Kawaii Aidoru

YouTube is an incredible distraction throughout most of the issues that have been going on in the world, and in my country.

One thing I’ve been watching is Babymetal reactions.  It’s quite amusing to see someone reacting for the first time – “Well, this is a band with… three girls?  And they’re Asian?  Korean maybe?  Well, I have no idea what to expect…”  “SOMEONE GIVE THOSE GIRLS SOME CHOCOLATE”  Anyway, I find it amusing.

There’s this one guy, NeonReaperGaming, who has been really going down the foxhole – to the point where he’s diving into Sakura Gakuin’s stuff, just to see where Su, Moa, and Yui came from.  He comments all the time about how cute they are – and they are!  And there’s nothing really wrong with that.  I find some of Sakura Gakuin’s stuff to be super cute as well.

But something doesn’t sit well.  It’s something that hasn’t sat well with idol culture for me, for a long time.

All we see of idols is exactly what they want us to see.

Are the members of those idol groups (Morning Musume, AKB48, Sakura Gakuin, et al.) cute?  Damn right they are!  But are they really cute, or have they been trained to be cute just so we can have a dose of cute?  Is it really respectful to them to look at what they present to us and judge them solely based on that?

I saw a video once of one of the lesser known AKB48 members.  She made a video where she was crying that she didn’t have enough money for chicken nuggets and matcha cookies.  While I felt a little bad for her, and thought it was a little bit cute, I remember it.  Because that was a look behind the scenes, when the curtain falls.  Even though her concerns were a little trivial in some ways, she was actually sharing a little of her true self with the world.  All she wanted in life at that moment were some chicken nuggets and matcha cookies.  Don’t we all experience that every once in a while?

And I value that genuineness much more than artificial cuteness.

Manufactured cute is a distraction.  Real cute is what melts hearts.

It’s an industry that can chew up young girls and spit them out when it’s done with them.  I’ve even written a few posts (one of which is really popular) about just this topic – I’ve wondered if Akimoto Yasushi is doing the world a service or a disservice by coming up with the AKB48 groups.  It’s an industry that can lead to, to put it charitably, unrealistic expectations, both of the girls and of the relationship the girls have with the fans.  It’s an industry that, I imagine, can put a lot of pressure on young girls to perform in ways that maybe they’re not ready or able to.

It’s an industry that, quite literally, sells cute and innocent.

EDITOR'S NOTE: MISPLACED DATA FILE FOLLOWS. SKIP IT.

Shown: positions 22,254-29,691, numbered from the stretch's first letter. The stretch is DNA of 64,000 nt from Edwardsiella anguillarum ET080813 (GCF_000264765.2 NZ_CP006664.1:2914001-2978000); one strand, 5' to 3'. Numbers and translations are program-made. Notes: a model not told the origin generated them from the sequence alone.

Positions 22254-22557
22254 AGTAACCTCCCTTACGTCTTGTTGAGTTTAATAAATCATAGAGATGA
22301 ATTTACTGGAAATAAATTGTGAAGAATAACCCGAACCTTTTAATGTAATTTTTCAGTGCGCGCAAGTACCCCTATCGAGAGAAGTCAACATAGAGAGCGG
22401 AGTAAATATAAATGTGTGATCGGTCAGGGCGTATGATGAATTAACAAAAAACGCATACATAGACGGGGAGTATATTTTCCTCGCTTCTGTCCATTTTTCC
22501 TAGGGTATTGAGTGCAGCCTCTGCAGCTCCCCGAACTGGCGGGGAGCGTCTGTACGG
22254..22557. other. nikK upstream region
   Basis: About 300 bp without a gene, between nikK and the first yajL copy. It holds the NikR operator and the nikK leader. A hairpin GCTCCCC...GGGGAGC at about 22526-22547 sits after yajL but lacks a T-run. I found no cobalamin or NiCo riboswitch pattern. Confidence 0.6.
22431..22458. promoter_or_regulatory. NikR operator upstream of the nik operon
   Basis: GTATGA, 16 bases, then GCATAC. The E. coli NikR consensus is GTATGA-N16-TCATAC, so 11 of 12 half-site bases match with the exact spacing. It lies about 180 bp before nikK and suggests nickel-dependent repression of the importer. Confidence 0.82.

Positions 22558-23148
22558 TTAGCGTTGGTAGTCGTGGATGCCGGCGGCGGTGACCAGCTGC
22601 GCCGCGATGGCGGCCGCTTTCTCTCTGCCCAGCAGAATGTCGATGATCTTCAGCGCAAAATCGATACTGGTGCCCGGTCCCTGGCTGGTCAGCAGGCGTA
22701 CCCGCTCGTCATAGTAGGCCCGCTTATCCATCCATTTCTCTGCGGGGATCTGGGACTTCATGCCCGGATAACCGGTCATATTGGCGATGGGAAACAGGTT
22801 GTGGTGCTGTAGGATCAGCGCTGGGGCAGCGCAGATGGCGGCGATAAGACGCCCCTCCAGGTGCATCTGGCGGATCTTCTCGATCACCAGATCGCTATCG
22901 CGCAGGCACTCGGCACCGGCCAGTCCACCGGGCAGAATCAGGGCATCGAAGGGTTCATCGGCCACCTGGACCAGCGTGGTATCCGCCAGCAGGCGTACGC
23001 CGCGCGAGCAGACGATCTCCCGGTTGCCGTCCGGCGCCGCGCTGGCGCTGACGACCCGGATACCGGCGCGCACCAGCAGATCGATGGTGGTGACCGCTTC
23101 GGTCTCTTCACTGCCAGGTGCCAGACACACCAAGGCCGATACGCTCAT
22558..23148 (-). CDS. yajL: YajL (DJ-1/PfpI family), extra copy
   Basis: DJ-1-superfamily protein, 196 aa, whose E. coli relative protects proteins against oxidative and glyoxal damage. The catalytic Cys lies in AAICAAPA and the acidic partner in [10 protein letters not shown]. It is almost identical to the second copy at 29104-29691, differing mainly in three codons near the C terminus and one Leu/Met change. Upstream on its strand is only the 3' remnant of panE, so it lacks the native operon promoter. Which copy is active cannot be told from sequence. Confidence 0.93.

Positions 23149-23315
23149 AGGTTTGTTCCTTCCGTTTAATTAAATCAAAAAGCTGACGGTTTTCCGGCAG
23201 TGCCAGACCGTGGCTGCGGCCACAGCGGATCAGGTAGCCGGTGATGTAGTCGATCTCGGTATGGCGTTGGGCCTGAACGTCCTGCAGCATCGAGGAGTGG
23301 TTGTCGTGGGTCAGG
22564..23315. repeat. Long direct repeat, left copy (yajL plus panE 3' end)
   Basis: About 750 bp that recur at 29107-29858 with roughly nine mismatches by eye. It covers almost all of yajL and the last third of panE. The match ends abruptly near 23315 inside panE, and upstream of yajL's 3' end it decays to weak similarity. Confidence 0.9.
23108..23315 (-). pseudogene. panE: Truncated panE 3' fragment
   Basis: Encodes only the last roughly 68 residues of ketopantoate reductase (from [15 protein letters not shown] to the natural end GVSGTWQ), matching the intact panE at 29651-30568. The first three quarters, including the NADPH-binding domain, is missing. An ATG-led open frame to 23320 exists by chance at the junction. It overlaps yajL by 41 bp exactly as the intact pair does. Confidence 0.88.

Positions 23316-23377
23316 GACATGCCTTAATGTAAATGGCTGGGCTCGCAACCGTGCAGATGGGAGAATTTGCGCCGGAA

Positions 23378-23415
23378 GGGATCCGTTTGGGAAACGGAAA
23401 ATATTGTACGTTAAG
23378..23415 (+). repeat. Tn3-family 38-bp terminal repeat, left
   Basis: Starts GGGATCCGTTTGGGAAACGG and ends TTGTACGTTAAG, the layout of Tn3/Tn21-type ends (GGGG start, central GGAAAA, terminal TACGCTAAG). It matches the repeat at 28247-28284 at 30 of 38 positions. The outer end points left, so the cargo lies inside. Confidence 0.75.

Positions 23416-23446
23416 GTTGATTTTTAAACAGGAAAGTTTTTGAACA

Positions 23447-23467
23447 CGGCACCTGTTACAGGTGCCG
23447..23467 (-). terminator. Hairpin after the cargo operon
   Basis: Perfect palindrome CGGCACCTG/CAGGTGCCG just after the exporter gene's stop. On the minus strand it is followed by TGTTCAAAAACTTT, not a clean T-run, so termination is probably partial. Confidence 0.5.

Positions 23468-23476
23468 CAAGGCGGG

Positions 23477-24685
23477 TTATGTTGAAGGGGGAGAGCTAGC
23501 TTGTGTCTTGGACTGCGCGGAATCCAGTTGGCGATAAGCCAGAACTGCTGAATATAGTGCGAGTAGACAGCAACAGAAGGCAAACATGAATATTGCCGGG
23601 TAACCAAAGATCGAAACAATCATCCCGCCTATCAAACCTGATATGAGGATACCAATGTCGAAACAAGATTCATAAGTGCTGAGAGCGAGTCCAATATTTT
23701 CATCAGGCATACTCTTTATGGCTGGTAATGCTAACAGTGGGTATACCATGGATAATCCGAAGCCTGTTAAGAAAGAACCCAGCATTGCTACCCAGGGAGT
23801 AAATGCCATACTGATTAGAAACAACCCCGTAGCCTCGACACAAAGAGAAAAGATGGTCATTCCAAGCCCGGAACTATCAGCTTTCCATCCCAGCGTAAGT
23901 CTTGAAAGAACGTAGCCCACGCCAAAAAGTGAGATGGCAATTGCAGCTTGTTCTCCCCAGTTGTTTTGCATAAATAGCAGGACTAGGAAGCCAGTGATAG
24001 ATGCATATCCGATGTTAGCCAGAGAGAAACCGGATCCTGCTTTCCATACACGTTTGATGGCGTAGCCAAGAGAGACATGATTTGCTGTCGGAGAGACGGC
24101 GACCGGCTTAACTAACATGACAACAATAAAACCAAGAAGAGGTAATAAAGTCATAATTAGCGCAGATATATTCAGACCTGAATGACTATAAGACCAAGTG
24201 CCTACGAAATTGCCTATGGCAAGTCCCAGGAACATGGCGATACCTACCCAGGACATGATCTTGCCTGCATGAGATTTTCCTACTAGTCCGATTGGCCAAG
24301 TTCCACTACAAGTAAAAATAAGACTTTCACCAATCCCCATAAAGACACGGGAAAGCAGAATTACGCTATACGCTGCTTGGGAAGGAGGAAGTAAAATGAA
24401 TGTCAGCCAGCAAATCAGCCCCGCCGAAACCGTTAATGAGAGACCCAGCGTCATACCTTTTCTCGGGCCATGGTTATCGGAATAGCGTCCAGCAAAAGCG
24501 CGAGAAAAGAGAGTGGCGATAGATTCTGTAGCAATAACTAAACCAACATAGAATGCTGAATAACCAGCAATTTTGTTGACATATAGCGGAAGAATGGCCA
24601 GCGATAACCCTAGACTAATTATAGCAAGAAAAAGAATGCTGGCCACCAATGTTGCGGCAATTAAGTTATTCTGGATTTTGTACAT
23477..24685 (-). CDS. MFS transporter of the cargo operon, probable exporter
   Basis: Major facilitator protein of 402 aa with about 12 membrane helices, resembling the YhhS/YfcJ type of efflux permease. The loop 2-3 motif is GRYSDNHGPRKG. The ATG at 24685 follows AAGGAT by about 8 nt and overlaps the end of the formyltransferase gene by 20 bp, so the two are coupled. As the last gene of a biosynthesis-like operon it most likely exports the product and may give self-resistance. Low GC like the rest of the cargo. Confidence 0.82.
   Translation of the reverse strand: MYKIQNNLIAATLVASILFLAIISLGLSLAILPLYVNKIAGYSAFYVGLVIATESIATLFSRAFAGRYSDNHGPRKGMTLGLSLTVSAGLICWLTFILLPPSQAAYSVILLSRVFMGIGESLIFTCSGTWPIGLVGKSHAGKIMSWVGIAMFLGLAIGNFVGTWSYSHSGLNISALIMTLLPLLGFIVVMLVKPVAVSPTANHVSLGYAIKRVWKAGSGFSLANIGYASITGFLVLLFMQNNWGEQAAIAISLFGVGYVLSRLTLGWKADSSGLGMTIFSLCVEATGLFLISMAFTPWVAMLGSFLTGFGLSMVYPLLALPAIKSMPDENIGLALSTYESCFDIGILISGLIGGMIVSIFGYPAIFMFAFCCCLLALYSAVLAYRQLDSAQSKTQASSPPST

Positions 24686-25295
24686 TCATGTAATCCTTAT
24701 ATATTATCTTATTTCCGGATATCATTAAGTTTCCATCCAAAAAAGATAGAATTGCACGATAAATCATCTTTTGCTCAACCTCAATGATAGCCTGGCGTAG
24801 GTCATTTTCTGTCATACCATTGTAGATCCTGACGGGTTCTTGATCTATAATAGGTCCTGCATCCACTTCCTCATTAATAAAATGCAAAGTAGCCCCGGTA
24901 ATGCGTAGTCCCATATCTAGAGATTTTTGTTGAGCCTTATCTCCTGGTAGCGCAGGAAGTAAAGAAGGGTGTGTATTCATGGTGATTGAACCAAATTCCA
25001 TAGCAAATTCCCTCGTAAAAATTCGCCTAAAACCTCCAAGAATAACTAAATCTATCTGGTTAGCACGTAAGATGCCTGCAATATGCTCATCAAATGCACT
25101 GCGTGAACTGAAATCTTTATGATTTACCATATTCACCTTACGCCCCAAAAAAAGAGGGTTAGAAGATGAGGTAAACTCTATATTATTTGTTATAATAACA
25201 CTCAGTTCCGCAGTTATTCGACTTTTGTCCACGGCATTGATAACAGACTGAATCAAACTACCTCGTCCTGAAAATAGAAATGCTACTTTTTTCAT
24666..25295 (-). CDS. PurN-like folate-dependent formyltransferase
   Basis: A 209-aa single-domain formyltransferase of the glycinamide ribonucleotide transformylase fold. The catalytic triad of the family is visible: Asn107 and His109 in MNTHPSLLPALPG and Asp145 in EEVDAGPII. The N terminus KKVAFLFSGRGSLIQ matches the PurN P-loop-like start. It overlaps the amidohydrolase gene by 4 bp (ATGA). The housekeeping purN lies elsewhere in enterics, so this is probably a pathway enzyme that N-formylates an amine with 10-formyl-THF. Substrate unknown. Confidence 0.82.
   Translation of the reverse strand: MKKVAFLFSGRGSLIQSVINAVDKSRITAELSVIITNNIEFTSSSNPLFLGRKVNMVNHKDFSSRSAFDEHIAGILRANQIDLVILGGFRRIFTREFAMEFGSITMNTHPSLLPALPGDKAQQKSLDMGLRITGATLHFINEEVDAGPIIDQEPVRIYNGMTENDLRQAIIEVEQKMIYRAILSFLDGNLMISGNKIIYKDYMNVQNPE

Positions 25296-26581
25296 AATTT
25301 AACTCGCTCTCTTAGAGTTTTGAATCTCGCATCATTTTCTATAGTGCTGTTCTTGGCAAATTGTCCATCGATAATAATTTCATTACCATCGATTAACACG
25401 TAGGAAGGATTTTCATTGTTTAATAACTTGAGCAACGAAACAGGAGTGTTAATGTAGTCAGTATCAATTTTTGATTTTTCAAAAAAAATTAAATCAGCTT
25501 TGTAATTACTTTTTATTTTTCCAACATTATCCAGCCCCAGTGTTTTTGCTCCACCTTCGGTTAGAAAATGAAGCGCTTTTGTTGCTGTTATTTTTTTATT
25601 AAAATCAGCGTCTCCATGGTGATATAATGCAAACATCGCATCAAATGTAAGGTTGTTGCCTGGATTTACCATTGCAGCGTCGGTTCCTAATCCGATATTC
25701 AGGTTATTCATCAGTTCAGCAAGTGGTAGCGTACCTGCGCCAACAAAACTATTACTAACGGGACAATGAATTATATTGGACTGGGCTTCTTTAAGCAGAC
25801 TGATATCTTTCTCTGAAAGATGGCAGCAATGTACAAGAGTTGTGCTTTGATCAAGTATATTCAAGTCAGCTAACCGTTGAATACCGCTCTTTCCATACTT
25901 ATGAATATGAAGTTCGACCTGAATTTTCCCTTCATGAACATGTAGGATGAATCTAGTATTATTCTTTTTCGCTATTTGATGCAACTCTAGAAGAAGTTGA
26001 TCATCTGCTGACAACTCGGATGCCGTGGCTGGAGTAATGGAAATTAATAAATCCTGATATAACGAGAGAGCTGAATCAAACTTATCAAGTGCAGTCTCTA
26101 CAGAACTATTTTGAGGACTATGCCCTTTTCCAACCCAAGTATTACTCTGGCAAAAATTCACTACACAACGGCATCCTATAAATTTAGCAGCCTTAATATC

Is cute and innocent something I want to consume, as a product?  Those girls are someone’s daughters!

I don’t know.  It makes me uncomfortable.  But at the same time, it’s nice to know there’s a little bit of cuteness in the world right now, even if it’s manufactured, packaged up, and sold with a little sailor-uniform bow.

But I most treasure those little moments where the mask comes down and you can see who they really are.  Because those are the few moments where they’re not producing, and I’m not consuming.  It’s too bad that those moments are, by their very nature, one-sided and rare.

Majime

When I was a teenager, I used to attend what could laughably be called a Bible Study. I say “laughable”, because it was for teenagers, and I may have been the only person in that room with a Bible, and ready to study.  I didn’t know what that meant, but that was the purpose of the meeting, and so, I was ready to do what was necessary.

That did not happen, though.  They did everything but.  They played stupid games, they announced social events, they did absolutely everything but study the Bible.  And every time I left that meeting, I left feeling like those who I was stuck with were absolute idiots.  Not only including the ministers, but especially the ministers.

Truth be told, what they were probably doing, was trying to keep the youth from leaving entirely – and too much studying of the Bible would probably have done that.  I even recognized that at the time, but my attitude was, “let them leave, if they’re not interested in doing what they’re supposed to!”.

This is an attitude I’ve carried entirely throughout my adult life, for better or for worse.  I come to a job to do the job, and I’m not too interested in any social events or niceties, except as they directly pertain to the job.  For example, the company I work for has a nonprofit, and every year (except, obviously, this one) they hold different social events to raise money for the nonprofit.  I don’t mind doing this, but that’s because I see doing so as a part of my job duties, when I’m doing it.  But there are other events, some of which pertain to “social justice”, and some to other things, that I do not participate in. It’s not job related, so I don’t care.  It’s not what I came there to do.  My attitude is “do it on your own time”.  Obviously many people disagree with me.  I think that is a cause of my ongoing anxiety.

I believe so strongly in this that there is a certain line that I will not cross, and leave a job before I cross it.  My company has not hit that point yet, but given the current climate, I’m planning for the eventuality, as it may be inevitable.